Thursday, May 03, 2007

Christian Missionaries Killed!

IZMIR, TURKEY — When Necati Aydin accepted Jesus his Muslim family rejected him. His boldness as a pastor led him to pass out Bibles in villages throughout eastern Turkey – and two trips to jail based on fabricated charges. After he played the role of Jesus in a passion play, he shared in the Lord’s sufferings and untimely death.
Aydin, 35, was one of three men martyred for their faith on April 18 in the city of Malatya, following a gruesome attack that involved several hours of torture partially recorded on their young assailants’ cell phones. Also killed was a 46-year-old German missionary, Tilmann Geske, who was preparing notes for a new Turkish study Bible.
The third victim, Ugur Yuksel, 32, also arrived that bloody morning for what he thought was a Bible study at the offices of Zirve Publishing. Zirve prints and distributes Bibles and other Christian literature throughout Eastern Turkey. As early as February 2005, a local newspaper warned that Zirve was under threat due to its activities.
Ugur YukselAydin felt the sting of rejection from his earliest moments as a believer. His family —staunchly Muslim — rejected him outright after his conversion. Disheartened that he married a Christian, they failed to attend his wedding. True to their convictions, they even rejected him in death and refused to attend his funeral.
“He was a very gentle man, very committed to the Lord,” recalls a long-time friend from his former church in Izmir. “He knew what it was like to love the Lord and put his life on the line.”
Chosen to play Jesus in a passion play at his church in 1999, he jumped at the chance, but the production faced obstacles. Local police conducted a mass arrest of the entire church a few months before the play began. “They said we were meeting illegally,” recalls one church member. While the church prevailed in the ensuing court case, police sealed-off the church, and no one could meet there for three months.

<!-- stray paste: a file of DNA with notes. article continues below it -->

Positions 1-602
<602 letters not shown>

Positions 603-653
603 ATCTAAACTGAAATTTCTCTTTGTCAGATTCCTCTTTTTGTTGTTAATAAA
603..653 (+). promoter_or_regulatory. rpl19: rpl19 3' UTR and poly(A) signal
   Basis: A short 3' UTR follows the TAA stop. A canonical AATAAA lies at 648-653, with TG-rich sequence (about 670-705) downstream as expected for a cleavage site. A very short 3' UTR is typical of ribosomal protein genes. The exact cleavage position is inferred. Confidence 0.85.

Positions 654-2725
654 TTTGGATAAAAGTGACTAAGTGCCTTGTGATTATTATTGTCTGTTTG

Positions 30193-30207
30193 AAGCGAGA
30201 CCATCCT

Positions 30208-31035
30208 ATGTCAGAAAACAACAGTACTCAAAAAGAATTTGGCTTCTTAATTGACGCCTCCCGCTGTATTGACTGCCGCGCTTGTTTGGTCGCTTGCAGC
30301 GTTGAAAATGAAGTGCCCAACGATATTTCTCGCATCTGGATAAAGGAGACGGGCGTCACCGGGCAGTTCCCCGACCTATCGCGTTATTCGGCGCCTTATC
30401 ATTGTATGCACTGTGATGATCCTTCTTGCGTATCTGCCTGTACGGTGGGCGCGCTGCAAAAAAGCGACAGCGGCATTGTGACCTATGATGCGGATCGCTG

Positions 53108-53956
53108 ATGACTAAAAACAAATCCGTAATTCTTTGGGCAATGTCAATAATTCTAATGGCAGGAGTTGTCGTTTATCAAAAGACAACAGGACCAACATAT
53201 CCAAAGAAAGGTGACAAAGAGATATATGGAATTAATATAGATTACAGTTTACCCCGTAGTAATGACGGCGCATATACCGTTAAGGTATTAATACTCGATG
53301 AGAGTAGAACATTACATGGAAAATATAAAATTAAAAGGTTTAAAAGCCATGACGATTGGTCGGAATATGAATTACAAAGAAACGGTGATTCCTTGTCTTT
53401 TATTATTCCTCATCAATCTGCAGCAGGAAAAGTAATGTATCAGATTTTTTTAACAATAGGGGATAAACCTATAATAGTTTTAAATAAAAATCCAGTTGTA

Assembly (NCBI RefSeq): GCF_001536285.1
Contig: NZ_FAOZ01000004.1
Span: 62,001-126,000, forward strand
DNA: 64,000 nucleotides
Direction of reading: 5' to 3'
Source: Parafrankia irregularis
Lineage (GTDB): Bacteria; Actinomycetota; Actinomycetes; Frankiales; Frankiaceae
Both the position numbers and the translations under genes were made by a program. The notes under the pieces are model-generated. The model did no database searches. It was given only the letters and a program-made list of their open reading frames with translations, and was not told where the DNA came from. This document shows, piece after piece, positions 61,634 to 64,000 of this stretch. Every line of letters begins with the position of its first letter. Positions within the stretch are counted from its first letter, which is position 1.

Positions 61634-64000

When they finally put on their first performance, the seats were jammed, and word about the successful production spread to other churches.
Tilmann & Susanne Geske & family
The following year, a church in Ankara requested the play. A month before it was set to begin, police arrested Aydin a second time, as a result of his Bible distribution efforts. Local authorities held him for a month on charges that he defamed Islam and “forcibly” sold Bibles. Finally, police released him after several accusers confessed they fabricated the charges.
The passion play moved to Istanbul in 2001, and this time it was filmed, with the video informally distributed to other churches throughout Turkey. The cast of 40 – mostly Turkish believers – knew this could be costly for them. Indeed, as their own video equipment recorded the event for church use, the secret police were also there filming the participants.
“He was not hiding his face,” recalls Fikret Bocek, pastor of the Izmir Protestant Church, and a close friend of Aydin’s. “He was open and courageous about sharing his faith,” he says. “Aydin was receiving threats in Malatya from ultra-nationalists and Islamists for distributing Bibles.”
Widows Susanne Geske & Shemsa AydinAydin became the pastor of the Malatya Protestant Church after he moved there from Izmir in 2003. Its 22 members met mostly in his living room, according to Bocek. Of these, eleven left Malatya after the killings, he said.